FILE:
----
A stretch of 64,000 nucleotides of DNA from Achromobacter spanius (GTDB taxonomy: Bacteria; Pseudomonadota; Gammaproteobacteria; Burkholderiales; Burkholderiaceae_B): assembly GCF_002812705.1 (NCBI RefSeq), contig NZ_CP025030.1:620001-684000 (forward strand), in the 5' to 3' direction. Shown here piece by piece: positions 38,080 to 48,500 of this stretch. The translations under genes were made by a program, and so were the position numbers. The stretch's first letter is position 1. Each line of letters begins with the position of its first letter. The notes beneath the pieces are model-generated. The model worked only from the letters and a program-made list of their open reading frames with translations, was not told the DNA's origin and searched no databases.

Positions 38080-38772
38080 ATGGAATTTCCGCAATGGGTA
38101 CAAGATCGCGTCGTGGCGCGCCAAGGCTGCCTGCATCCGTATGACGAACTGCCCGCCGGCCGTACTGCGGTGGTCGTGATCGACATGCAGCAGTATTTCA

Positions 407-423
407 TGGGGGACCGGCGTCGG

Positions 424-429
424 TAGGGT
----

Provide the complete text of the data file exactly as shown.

A stretch of 64,000 nucleotides of DNA from Achromobacter spanius (GTDB taxonomy: Bacteria; Pseudomonadota; Gammaproteobacteria; Burkholderiales; Burkholderiaceae_B): assembly GCF_002812705.1 (NCBI RefSeq), contig NZ_CP025030.1:620001-684000 (forward strand), in the 5' to 3' direction. Shown here piece by piece: positions 38,080 to 48,500 of this stretch. The translations under genes were made by a program, and so were the position numbers. The stretch's first letter is position 1. Each line of letters begins with the position of its first letter. The notes beneath the pieces are model-generated. The model worked only from the letters and a program-made list of their open reading frames with translations, was not told the DNA's origin and searched no databases.

Positions 38080-38772
38080 ATGGAATTTCCGCAATGGGTA
38101 CAAGATCGCGTCGTGGCGCGCCAAGGCTGCCTGCATCCGTATGACGAACTGCCCGCCGGCCGTACTGCGGTGGTCGTGATCGACATGCAGCAGTATTTCA

Positions 407-423
407 TGGGGGACCGGCGTCGG

Positions 424-429
424 TAGGGT